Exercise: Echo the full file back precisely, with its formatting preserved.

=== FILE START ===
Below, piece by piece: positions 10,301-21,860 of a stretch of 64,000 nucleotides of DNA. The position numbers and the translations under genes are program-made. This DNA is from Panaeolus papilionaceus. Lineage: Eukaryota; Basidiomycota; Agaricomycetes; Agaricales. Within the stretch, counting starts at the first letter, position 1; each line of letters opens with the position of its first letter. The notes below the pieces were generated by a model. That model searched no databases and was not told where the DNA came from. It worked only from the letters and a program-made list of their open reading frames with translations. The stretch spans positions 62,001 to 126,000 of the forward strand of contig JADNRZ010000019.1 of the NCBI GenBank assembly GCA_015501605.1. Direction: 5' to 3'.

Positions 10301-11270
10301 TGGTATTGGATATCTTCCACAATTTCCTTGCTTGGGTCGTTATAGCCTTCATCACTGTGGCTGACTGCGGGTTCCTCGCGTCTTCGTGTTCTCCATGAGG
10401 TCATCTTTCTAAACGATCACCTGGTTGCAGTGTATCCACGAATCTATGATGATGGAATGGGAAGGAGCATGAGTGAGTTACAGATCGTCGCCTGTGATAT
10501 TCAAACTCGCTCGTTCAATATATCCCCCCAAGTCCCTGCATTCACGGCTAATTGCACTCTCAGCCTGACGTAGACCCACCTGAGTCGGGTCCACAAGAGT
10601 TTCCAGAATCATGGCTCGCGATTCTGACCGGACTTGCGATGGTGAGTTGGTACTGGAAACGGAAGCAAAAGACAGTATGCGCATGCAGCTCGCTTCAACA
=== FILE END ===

Below, piece by piece: positions 10,301-21,860 of a stretch of 64,000 nucleotides of DNA. The position numbers and the translations under genes are program-made. This DNA is from Panaeolus papilionaceus. Lineage: Eukaryota; Basidiomycota; Agaricomycetes; Agaricales. Within the stretch, counting starts at the first letter, position 1; each line of letters opens with the position of its first letter. The notes below the pieces were generated by a model. That model searched no databases and was not told where the DNA came from. It worked only from the letters and a program-made list of their open reading frames with translations. The stretch spans positions 62,001 to 126,000 of the forward strand of contig JADNRZ010000019.1 of the NCBI GenBank assembly GCA_015501605.1. Direction: 5' to 3'.

Positions 10301-11270
10301 TGGTATTGGATATCTTCCACAATTTCCTTGCTTGGGTCGTTATAGCCTTCATCACTGTGGCTGACTGCGGGTTCCTCGCGTCTTCGTGTTCTCCATGAGG
10401 TCATCTTTCTAAACGATCACCTGGTTGCAGTGTATCCACGAATCTATGATGATGGAATGGGAAGGAGCATGAGTGAGTTACAGATCGTCGCCTGTGATAT
10501 TCAAACTCGCTCGTTCAATATATCCCCCCAAGTCCCTGCATTCACGGCTAATTGCACTCTCAGCCTGACGTAGACCCACCTGAGTCGGGTCCACAAGAGT
10601 TTCCAGAATCATGGCTCGCGATTCTGACCGGACTTGCGATGGTGAGTTGGTACTGGAAACGGAAGCAAAAGACAGTATGCGCATGCAGCTCGCTTCAACA